Each year, more than 200,000 men and women make the transition from military service to civilian life. Securing employment has always been a major priority—and sometimes challenge—for the recently separated and their spouses. Many veterans have found pathways to work using the skills and grit they acquired in the military.
Still others remain unemployed. To address the issue, the U.S. Department of Veterans Affairs this summer launched the Veterans Rapid Retraining Assistance Program to help veterans retrain for the skills needed to get a high-demand civilian job or career. VRRAP provides training towards an associate’s degree, non-college degree, or certificate for jobs listed here. It also provides up to 12 months of tuition and fees and a monthly housing allowance based on GI Bill rates for those who qualify for the program.
Over the past year, on the Work in Progress podcast, we’ve talked with thought leaders and program heads about the skills veterans bring to the job, and exploring initiatives that help those who need some retraining transition into the civilian workforce We’ve also looked at programs to help military spouses find work and start their own companies.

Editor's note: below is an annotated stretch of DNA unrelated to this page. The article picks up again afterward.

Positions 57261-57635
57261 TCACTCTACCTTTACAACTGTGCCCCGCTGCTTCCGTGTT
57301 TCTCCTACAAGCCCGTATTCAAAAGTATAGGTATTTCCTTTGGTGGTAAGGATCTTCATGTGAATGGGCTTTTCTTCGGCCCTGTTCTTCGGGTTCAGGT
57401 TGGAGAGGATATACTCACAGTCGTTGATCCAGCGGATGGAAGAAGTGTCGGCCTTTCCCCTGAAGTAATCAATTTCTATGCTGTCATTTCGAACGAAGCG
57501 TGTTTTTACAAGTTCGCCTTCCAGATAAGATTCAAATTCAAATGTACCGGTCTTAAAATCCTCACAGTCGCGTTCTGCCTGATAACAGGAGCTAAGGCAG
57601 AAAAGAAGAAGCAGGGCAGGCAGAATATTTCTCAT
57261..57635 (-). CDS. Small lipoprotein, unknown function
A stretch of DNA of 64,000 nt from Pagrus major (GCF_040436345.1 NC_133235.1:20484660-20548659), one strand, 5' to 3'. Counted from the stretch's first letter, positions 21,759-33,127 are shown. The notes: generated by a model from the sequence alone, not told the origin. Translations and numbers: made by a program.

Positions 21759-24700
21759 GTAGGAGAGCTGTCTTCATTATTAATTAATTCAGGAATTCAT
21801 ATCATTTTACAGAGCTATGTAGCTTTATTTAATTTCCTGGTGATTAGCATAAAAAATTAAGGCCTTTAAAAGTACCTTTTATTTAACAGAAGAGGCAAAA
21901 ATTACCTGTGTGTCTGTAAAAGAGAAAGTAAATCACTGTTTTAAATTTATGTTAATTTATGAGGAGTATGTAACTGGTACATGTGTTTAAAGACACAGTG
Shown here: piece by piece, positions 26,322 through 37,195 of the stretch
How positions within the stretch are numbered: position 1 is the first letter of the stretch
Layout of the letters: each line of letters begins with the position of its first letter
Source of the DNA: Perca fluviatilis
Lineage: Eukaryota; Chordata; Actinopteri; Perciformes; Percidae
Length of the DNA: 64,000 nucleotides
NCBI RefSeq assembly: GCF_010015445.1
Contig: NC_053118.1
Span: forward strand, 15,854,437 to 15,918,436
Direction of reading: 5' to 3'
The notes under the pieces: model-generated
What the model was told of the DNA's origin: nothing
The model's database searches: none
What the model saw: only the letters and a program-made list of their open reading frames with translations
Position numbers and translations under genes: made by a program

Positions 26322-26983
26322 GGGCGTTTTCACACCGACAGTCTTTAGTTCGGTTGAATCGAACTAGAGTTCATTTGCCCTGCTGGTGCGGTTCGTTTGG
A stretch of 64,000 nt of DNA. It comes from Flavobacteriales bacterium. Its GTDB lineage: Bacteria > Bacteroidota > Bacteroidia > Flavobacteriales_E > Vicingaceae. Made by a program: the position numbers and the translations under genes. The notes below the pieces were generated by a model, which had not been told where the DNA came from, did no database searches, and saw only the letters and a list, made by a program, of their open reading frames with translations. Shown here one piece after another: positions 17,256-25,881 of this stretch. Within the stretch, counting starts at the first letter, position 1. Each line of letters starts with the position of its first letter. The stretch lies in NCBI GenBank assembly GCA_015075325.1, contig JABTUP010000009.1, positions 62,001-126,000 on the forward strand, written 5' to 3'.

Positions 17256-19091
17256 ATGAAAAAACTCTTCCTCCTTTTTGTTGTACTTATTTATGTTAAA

Today, as we kick off National Veterans and Military Families Month, we’re sharing some of those podcasts and insights.
Leveraging Higher Education to Help Veterans and Military Families
Michael Haynie, founder and executive director of the Institute for Veterans and Military Families
U.S. Air Force Veteran
REBOOT Camp: Reverse Engineering the Return to Civilian Life
Maurice Wilson, president and co-founder of REBOOT Workshop
U.S. Navy Veteran
Walmart’s Committment to Hiring Veterans and Military Spouses
Brynt Parmeter, Senior Director Military and STEM Programs for Walmart
U.S. Army Veteran
Serving the Country on the Frontlines, at Home and Abroad
Col. Ralph Layman, U.S. Army surgeon and head of trauma at Henrico Doctors’ Hospital
U.S. Army Reservist
WorkingNation chief content officer Joan Lynch saw firsthand how her father was able to use the skills and knowledge he learned in the military to build a successful civilian career. But she also saw other veterans who never got the chance to thrive in a career because hiring managers didn’t understand the value of what they had learned in service to the country.
Joan and her father, U.S. Army veteran James Lynch, discuss the issue in this animated conversation from our digital magazine, Inquire Within: Veterans and Work. Watch it here and then head over to the magazine for more stories about our veteran workforce.